I have had many experiences where I felt out of my element and in the end, I always come out with a lesson learned. Once again, maybe we can look to nature for answers. Things that happen in nature are perfect and happen for a reason. There is a specific situation that occurs where a parasite or shell gets accidentally lodged in an oyster. In an attempt to protect itself from the foreign object the oyster secretes nacre, a smooth, hard crystalline substance. From this natural ‘irritation’ or uncomfortable situation eventually emerges a lustrous gem called a pearl. It’s easy for us to look at the story of the pearl and realize that amazing things come out of difficult situations. It’s more difficult to be aware of what’s happening while we are experiencing discomfort in life.

I can’t speak for everyone but I find myself judging situations, people, and myself quite often. Although answers aren’t always immediate and could possibly take years to present themselves, I know they are coming so having acceptance is key. I could learn from the pearl and realize that an uncomfortable situation could have a beautiful ending. I’m sure we can all relate to being ‘irritated’ and maybe we could see ourselves as well, maybe not parasites, but as simply being (be-in) in a situation. Instead of judging it as a negative one, we could look at our situation as a perfect one, accept it, and know that there’s a reason and a lesson in it all. We can move through life’s issues (big or small) knowing that all situations are transformative and maybe that idea itself is enough to change our thoughts from worry to acceptance. Ultimately, this seems a healthier way to approach life.

Posted in Health/Healing | 4 Comments

Earthen Lessons

Natural/Earthen building uses products that are not processed, are found locally, and can go back into the earth when the structure is no longer standing. Some common materials include wood, rocks, clay, sand, dirt, and lime. During my natural building apprenticeship I made a few observations. Earthen materials are much like people, while the building process is similar to life.

• In both natural building and life there are countless lessons to learn and countless ways to go about reaching one’s goals.

•Earthen materials come from the ground and can return to the ground. It’s a perfect process with no waste.

•Clay is shaped and molded to get a specific result.

•If you make a mistake, you can go back and make improvements.

•There are many variables to getting the right mix of clay, straw, sand, and water.

•Getting to the finished product is a learning process at almost every step of the way.

•Never are two mixes exactly alike. It all depends on something else!

•Every so many years you have to touch up the outside of the building.

•Earthen homes allow air in and out just like a breath.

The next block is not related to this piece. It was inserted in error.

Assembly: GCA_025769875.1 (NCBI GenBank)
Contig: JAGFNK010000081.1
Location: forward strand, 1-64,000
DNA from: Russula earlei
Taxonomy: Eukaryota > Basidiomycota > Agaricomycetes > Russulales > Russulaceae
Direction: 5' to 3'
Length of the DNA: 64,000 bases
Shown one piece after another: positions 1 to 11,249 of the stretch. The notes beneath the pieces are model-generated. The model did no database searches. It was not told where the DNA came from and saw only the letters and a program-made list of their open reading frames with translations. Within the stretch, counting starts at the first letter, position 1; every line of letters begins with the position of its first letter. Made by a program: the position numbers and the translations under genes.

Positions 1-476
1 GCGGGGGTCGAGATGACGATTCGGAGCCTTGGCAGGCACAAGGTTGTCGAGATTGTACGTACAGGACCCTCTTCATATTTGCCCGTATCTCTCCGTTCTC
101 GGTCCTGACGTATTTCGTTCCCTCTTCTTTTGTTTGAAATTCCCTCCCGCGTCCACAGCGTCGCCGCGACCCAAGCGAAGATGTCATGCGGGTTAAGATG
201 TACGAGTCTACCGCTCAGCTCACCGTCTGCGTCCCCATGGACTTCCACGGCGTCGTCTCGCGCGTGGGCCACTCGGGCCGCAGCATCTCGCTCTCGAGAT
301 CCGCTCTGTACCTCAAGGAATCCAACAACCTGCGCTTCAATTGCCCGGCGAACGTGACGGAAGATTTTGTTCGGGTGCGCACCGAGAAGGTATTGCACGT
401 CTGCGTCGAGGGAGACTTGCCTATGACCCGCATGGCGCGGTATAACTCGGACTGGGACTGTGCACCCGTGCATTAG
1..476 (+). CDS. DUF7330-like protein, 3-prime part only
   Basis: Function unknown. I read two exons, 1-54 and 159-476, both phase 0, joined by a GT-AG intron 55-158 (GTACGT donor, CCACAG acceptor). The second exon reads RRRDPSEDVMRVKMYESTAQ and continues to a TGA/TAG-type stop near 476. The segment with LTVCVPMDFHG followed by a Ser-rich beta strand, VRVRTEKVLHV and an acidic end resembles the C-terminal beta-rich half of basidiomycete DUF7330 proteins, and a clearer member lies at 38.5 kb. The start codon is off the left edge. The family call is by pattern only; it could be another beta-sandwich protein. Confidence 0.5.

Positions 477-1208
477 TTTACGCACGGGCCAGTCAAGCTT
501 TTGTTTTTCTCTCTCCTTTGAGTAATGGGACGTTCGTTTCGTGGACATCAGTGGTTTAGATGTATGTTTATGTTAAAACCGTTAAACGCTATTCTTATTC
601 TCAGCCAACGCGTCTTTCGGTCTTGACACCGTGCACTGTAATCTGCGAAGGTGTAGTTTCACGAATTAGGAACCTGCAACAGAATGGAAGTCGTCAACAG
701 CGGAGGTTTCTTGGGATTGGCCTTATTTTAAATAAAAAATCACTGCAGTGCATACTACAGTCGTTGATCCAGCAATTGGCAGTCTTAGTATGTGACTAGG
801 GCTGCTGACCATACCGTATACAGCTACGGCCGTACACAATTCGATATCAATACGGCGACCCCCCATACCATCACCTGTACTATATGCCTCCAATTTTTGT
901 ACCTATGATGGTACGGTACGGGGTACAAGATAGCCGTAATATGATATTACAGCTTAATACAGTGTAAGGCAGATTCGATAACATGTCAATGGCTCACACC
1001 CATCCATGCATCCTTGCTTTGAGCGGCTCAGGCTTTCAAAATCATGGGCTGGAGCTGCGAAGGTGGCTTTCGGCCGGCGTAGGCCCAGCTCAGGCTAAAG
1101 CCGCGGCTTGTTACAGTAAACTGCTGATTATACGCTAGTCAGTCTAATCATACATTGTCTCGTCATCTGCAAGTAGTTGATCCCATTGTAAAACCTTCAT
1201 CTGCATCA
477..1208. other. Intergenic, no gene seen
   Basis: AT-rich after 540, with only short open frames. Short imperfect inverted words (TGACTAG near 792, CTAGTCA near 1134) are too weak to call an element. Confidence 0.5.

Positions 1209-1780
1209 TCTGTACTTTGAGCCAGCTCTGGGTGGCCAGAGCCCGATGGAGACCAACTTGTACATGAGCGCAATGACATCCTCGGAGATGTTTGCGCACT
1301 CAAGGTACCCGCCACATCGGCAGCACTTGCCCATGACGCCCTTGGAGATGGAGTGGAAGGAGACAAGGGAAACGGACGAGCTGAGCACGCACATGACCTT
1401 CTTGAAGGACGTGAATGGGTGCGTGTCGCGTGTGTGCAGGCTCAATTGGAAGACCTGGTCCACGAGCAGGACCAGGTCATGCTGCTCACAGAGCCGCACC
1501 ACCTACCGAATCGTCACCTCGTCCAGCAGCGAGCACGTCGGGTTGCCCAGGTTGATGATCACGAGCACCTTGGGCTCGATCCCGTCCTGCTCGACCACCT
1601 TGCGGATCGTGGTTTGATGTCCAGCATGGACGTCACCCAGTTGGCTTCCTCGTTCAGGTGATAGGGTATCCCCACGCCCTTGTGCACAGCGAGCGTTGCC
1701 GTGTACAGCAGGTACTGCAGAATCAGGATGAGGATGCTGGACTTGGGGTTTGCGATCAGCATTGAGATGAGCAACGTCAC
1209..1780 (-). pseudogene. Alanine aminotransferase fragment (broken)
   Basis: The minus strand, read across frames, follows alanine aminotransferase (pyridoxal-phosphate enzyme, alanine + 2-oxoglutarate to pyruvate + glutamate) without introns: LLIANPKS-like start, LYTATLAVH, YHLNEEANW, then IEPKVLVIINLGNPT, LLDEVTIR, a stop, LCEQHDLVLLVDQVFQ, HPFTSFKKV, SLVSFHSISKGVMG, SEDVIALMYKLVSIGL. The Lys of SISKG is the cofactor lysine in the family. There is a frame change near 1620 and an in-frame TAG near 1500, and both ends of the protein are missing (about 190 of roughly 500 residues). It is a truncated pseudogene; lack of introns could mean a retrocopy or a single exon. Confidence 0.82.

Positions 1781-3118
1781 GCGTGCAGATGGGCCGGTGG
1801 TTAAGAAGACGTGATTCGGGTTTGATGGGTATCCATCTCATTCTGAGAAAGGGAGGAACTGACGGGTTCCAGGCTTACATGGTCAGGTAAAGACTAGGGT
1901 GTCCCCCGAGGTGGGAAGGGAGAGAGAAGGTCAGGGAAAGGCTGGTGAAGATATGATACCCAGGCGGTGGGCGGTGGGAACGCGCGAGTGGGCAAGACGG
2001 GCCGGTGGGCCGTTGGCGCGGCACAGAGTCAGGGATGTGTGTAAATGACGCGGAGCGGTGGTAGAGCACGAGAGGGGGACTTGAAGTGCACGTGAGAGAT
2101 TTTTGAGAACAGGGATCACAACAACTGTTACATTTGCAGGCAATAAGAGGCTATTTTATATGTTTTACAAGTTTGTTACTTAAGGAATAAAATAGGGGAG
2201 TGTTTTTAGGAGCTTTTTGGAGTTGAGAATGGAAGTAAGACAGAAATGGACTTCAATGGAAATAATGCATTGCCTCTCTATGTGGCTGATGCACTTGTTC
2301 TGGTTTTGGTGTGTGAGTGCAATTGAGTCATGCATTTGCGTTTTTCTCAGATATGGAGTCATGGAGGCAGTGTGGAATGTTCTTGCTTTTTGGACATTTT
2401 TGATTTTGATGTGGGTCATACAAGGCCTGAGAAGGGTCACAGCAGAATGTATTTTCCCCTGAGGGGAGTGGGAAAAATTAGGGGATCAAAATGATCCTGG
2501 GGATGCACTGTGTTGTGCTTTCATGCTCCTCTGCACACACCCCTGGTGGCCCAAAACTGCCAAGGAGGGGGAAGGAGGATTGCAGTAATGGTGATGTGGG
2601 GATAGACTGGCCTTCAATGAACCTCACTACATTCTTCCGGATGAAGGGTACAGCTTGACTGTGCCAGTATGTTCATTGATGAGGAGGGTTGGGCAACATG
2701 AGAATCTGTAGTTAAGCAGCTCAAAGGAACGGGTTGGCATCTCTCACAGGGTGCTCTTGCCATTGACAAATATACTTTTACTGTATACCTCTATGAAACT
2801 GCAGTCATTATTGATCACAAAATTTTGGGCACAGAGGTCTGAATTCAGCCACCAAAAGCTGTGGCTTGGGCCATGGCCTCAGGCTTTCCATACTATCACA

•Perfection is not necessary. Earthen walls don’t have to be perfectly straight.

•Earthen buildings come in many shapes and sizes.

•Earthen buildings mimic nature and lend themselves to structures other than rectangles and squares; there are a lot of curves, rounded corners and round buildings entirely, and the level of creativity is endless. I have no building background and maybe that was a good thing because I wasn’t too concerned with plum walls. Curves are sexy in many aspects of life, and as Darryl Berlin says, “If curves bother you, go to therapy.”

Building an earthen home is also a lesson in building community. In an era where many of us don’t even bother to meet our neighbors, it’s refreshing to know that this type of construction also lends itself to building a social network. Building with the earth requires time. You are basically creating the materials to build your home instead of buying them. Most of the earthen homes I have seen and read about don’t require a thirty year mortgage. The advantage is not only monetary, but also lessens the impact on the environment. Instead of mining the earth, processing materials, and shipping them all over the world, one actually goes through these steps to create the building materials. Obviously, this takes time and in order to speed things up, you make friends who share your beliefs. Work parties are very common in natural building in order to get jobs done and this really isn’t a new concept. Many communities around the world come together to help each other build structures. This community building practice begins to form the basis for economic reliance. Communities rely on each other for various resources that can’t be made or grown on one’s own property. Although Emerald Earth has fresh milk, cheese, fresh vegetables, fruits, and generates their own electrical power, they still rely on some outside resources simply because it’s too time consuming to do it all. Having community nearby that can provide some of the missing pieces is essential to living off the grid and lowering our impact on the earth.